Let $G$ be the random graph $G(n,100/\sqrt n)$, i.e. it is a graph on $n$ vertices with each edge chosen randomly, independetly with probability $100/\sqrt n$.

How can I show that as $n\to\infty$, there exists a set of at least $k$ edge-disjoint triangles in the graph, and $k=\Omega(n^{3/2})$?


1 Answer 1


A well-known result says that a graph with $n$ vertices and average degree $d$ has an independent set of size $\frac{n}{d+1}$. To prove this, sort the vertices in random order and take as your independent set the set of vertices sorted before all their neighbors. The average size of the result is $$\sum_{i=1}^n \frac{1}{1 + \deg v_i} = \frac{n}{\operatorname{HM}\{1 + \deg v_i\}} \ge \frac{n}{\operatorname{AM}\{1 + \deg v_i\}} = \frac{n}{1+d}$$ where the inequality follows from the arithmetic-harmonic mean inequality.

In your case, a set of edge-disjoint triangles in $G$ is an independent set in the auxiliary graph $G^*$ whose vertices are triangles of $G$, and whose edges are pairs of triangles in $G$ sharing an edge.

If $G = G(n, 100/\sqrt n)$, then the expected number of vertices in $G^*$ and the expected number of edges are both $\mathcal O(n^{3/2})$. If both of these approximately match their expected values, then the average degree is $\mathcal O(1)$, and the result you want follows from the lemma above.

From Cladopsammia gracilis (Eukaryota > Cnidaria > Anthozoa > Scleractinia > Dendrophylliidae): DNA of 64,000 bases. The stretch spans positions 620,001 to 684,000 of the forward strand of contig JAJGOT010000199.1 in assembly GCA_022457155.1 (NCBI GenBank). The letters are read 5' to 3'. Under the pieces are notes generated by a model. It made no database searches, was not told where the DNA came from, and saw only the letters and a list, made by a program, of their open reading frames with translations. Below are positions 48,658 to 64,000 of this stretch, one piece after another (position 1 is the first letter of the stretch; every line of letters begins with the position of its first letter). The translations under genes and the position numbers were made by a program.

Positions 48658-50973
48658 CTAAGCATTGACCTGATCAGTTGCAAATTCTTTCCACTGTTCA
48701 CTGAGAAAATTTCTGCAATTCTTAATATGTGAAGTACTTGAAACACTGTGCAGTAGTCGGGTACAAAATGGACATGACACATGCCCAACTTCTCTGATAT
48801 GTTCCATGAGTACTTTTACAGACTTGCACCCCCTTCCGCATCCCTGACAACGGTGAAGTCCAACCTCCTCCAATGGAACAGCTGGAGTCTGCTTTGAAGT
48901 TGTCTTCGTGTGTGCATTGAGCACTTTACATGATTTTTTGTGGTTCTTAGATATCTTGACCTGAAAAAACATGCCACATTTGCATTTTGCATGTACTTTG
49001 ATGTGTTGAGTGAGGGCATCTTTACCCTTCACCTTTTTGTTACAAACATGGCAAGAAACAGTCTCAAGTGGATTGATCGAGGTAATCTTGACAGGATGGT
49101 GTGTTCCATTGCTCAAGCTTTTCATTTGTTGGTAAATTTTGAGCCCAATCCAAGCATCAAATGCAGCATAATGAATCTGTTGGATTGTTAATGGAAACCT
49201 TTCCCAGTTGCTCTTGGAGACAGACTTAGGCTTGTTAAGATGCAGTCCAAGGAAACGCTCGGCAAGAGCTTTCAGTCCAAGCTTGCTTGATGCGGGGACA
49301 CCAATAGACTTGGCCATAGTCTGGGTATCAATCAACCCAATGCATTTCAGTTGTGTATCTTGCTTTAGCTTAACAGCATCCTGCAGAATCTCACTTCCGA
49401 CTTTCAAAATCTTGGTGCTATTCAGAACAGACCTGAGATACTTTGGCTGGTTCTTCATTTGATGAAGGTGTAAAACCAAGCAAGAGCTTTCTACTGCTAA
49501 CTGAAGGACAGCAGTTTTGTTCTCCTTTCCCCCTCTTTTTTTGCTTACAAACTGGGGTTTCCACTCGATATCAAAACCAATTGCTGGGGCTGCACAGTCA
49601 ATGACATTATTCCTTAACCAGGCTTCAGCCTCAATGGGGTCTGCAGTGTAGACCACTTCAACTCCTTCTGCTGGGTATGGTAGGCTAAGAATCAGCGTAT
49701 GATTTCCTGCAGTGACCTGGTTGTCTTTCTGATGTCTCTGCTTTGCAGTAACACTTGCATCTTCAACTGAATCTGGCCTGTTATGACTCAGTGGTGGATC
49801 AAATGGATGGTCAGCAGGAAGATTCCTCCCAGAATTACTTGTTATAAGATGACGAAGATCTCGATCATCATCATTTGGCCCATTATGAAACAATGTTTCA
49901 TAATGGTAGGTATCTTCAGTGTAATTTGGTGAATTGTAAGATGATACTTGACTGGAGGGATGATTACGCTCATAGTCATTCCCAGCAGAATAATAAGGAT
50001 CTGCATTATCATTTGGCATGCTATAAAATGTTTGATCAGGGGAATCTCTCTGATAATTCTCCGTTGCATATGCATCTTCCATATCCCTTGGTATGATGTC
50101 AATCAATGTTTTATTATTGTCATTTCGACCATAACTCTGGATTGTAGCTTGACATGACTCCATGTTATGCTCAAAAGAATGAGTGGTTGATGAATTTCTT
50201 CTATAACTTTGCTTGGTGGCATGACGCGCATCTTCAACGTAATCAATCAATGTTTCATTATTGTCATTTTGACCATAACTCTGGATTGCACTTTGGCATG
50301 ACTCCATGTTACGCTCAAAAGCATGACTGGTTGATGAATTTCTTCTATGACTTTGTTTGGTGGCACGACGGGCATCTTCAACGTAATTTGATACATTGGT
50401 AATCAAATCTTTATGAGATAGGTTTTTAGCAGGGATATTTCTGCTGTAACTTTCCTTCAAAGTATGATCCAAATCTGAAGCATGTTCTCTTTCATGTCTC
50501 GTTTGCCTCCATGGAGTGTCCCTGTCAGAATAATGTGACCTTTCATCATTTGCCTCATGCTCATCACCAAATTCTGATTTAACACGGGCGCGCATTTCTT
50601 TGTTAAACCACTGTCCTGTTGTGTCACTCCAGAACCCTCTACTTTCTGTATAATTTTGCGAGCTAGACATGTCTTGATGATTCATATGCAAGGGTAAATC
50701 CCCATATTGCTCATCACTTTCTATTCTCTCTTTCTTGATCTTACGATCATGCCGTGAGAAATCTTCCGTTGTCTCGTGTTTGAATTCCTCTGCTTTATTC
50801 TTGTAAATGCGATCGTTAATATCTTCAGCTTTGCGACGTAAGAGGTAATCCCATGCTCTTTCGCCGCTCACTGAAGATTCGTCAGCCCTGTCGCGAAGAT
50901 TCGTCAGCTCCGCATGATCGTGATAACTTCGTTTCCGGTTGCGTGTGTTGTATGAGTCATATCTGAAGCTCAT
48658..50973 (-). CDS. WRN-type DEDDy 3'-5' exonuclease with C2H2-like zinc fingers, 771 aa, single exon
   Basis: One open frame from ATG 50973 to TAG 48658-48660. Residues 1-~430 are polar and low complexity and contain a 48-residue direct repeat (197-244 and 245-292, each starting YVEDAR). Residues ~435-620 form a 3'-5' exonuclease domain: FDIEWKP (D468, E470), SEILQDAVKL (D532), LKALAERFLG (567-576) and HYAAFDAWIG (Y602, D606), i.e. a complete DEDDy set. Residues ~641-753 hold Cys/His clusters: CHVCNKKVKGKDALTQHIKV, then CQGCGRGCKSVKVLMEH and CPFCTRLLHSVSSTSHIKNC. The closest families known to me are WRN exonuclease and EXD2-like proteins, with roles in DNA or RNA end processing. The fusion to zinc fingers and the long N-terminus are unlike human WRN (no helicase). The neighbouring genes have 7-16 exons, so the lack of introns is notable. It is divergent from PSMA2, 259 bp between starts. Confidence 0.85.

So all you have to do is prove concentration for the number of vertices and edges in $G^*$. This follows, respectively, from concentration for the number of copies of the following graphs in $G$:

triangle and diamond subgraphs

Showing this is a standard exercise in the second moment method.

  • $\begingroup$ Thanks! I believe I managed to show that the expectation for number of vertices and number of edges in G* are both O(n^3/2) (without using the second moment method). What do you mean by "if both of these approx. match their expected value"? I think I'm missing a hint on how to use the second moment method here. $\endgroup$
    – Andrzej
    Apr 23, 2017 at 13:10
  • $\begingroup$ If $\operatorname{Var}[X] = o(\mathbb E[X]^2)$, then $X \sim \mathbb E[X]$ w.h.p.; this follows from Chebyshev's inequality. (See the fourth chapter of Alon and Spencer.) $\endgroup$ Apr 23, 2017 at 14:45

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